Table of contents:
- Hysterosalpingography Indications
- Hysterosalpingography Alert
- Before Hysterosalpingography
- Hysterosalpingography Procedure
- After Hysterosalpingography
- Hysterosalpingography Complications
Hysterosalpingography (HSG) is an examination using X-rays (X-rays) to see the condition of the uterus and the area around it. This examination is generally performed on women who have infertility problems or repeated miscarriages. Hysterosalpingography is also known as uterosalpingography
In the hysterosalpingography procedure, contrast dye is used in X-ray examination to produce a clearer image. Through these images, problems that occur in the uterus and fallopian tubes can be seen.This examination takes about 15-30 minutes and is performed by a radiologist at a clinic or hospital.
The hysterosalpingography (HSG) procedure is recommended for patients who experience:
- Infertility. This condition can be caused by blockages in the fallopian tubes, scar tissue in the uterus, an abnormally shaped uterus, and uterine tumors or polyps.
- Blockage of the fallopian tubes,for example due to infection or tubal implant placement (a non-surgical method of permanent contraception)
- Other problems with the uterus,such as abnormal shape, injuries, foreign bodies in the uterus, fibroids, and polyps in the uterus. These problems can lead to repeated miscarriages or painful and prolonged periods.
Besides that, doctors can also perform HSG to ensure that the removal of tubal ligation (tubectomy) for women who want to have children again is going smoothly.
The HSG test can be carried out about 2 to 5 days after menstruation or before ovulation occurs in the following month. This is done to ensure that the patient is not pregnant. In addition, patients also need to consult their doctor first if:
- Has a history of or currently suffering from kidney disease or diabetes, because the use of dyes in this examination is at risk of aggravating kidney damage.
- Have you ever had bleeding problems or are taking blood-thinning medications.
- Has an allergy to certain ingredients, especially ingredients that contain iodine.
- Currently suffering from pelvic inflammatory disease or vaginal bleeding.
In order to avoid pain that the patient may feel during the HSG procedure, the doctor will give pain medication one hour before the procedure. In addition, sedation can also be given, especially if the patient feels nervous about this procedure. Antibiotics can be given before or after the HSG to avoid infection.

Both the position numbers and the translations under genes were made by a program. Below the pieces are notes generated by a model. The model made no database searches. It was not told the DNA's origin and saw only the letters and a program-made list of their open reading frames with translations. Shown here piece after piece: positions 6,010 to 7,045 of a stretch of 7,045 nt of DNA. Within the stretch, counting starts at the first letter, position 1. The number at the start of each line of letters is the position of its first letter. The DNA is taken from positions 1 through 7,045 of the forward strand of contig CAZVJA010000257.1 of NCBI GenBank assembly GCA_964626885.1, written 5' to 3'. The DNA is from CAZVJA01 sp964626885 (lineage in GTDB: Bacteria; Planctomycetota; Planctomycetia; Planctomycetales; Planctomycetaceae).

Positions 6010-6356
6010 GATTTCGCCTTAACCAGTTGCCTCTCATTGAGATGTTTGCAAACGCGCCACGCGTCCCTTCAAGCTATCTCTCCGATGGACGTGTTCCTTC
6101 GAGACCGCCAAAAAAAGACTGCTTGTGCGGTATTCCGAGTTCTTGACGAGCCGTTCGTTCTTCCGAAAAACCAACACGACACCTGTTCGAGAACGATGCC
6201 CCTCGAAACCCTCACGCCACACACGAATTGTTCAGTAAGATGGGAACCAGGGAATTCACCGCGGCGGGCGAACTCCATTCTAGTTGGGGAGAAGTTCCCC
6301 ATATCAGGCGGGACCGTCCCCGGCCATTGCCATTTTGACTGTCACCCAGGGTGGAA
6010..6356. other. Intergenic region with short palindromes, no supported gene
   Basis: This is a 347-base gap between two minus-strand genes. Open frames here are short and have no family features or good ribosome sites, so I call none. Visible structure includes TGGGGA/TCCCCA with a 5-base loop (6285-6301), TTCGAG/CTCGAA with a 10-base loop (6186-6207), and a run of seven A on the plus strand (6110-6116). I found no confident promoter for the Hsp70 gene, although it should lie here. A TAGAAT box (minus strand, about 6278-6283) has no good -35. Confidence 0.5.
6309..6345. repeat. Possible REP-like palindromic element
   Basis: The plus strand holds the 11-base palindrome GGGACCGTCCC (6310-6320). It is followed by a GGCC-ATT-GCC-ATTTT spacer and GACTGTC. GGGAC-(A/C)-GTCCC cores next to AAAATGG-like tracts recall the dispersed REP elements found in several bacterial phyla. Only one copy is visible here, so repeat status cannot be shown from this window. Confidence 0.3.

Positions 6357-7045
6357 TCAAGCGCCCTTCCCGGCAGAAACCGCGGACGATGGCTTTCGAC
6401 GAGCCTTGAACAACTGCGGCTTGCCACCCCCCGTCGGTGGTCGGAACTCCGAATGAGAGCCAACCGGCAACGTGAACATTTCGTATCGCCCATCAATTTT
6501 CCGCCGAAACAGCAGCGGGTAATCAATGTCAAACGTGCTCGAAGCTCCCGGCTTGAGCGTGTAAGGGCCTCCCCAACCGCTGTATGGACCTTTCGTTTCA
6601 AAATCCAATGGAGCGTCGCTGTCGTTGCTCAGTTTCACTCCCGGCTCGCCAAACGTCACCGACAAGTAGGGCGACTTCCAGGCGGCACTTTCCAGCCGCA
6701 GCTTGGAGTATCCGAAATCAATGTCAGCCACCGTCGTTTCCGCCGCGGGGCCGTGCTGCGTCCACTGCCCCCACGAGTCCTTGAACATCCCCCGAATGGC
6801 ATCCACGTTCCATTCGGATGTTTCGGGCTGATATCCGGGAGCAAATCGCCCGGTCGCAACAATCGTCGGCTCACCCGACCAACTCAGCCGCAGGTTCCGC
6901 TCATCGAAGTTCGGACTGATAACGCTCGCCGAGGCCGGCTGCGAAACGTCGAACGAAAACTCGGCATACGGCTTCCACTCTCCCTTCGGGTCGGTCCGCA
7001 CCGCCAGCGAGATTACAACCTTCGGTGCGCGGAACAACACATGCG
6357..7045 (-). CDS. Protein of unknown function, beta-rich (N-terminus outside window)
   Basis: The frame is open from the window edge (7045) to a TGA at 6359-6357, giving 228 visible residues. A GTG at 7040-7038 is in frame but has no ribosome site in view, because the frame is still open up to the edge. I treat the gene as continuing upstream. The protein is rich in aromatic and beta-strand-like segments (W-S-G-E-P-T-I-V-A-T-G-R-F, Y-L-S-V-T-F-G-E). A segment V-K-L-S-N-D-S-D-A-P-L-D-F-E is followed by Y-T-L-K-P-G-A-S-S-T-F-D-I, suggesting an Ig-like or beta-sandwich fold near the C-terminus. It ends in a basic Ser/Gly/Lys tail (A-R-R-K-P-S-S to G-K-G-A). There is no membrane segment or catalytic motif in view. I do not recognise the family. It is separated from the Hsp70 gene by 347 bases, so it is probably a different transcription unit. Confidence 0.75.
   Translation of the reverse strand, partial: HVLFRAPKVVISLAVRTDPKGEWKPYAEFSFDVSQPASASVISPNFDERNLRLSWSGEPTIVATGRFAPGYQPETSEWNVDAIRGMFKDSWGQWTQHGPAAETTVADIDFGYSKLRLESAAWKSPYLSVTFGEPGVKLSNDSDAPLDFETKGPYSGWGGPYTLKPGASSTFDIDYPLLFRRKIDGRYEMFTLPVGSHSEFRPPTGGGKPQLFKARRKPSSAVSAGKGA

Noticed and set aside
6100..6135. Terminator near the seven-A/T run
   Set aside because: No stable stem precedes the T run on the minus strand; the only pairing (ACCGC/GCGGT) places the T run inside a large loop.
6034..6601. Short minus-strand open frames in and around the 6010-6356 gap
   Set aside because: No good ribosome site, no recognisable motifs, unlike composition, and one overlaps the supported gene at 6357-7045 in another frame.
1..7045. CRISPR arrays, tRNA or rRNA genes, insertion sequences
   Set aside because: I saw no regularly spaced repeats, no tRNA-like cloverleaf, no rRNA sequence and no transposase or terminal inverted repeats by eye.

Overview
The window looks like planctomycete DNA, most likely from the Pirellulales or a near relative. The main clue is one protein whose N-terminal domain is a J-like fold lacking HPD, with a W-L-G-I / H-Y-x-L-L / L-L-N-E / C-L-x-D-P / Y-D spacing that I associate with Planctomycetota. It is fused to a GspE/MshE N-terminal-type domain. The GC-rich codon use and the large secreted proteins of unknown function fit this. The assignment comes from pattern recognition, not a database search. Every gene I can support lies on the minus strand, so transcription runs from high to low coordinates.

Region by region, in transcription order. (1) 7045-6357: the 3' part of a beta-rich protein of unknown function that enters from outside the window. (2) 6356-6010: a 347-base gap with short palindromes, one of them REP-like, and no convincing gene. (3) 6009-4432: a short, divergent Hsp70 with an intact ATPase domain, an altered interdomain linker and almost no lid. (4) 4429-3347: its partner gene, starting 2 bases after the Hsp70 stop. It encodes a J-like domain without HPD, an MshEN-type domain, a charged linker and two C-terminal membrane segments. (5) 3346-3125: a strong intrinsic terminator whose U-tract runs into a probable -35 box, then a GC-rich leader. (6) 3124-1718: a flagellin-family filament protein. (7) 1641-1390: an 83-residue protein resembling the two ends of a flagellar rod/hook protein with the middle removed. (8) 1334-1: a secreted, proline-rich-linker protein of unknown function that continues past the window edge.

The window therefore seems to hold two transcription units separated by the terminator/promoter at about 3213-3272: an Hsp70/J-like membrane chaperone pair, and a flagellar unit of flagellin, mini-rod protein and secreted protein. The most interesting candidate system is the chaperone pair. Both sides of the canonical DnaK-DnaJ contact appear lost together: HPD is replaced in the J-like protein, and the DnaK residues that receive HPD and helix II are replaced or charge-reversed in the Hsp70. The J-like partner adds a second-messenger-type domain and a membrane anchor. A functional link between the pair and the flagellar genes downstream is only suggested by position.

The doctor will also ask the patient not to wear jewelry or any metallic object because it can interfere with the work of the scanner.
When performing the HSG, the patient is asked to lie down on a special examination chair with knees bent and legs spread apart. After that, an instrument called a speculum or cocor duck is inserted into the vagina to open the vaginal canal so that the inside of the vagina and cervix can be seen. At this stage, the patient will feel a little uncomfortable.Next, the cervix is cleaned with special soap and local anesthesia can also be given to make the patient feel more comfortable.
In the next stage, a small tube (cannula) or flexible catheter is inserted into the cervix to reach the uterus. Contrast dye is then inserted into the tube so that it can flow down the fallopian tube and then into the abdominal cavity, where it will be absorbed by the body. This action is often called hydrotubation.
If the fallopian tubes are blocked, the dye cannot flow. The patient may feel slight pain and cramping during the process, especially as the dye flows down the fallopian tubes.
Furthermore, X-rays were examined. The patient may be asked to change several positions so that the examination can produce images from various angles. After the X-ray examination, a small tube was removed and the patient was allowed to go home with a prescription in the form of painkillers and antibiotics.
After HSG, patients usually still feel cramps such as menstrual pain and experience light bleeding from the vagina for a few days. This is a natural reaction that will subside on its own. The doctor will advise the patient not to use tampons to prevent infection.
The symptoms that indicate the occurrence of infection after examination with HSG and require medical attention are as follows:
- Smelly discharge from the vagina.
- Stomach pain and cramps.
- Heavy bleeding or bleeding that lasts more than 3 or 4 days.
Complications that can arise after HSG are:
- Allergic reaction to dyes.
- Pelvic bone infections, such as endometritis and salpingitis. The risk of developing these two conditions is even greater if the patient has previously had a history of hip infection.
- Pulmonary embolism caused by the use of oil-based dyes that leak into the blood thereby blocking blood flow to the lungs.
- Tissue or cell damage due to X-ray radiation.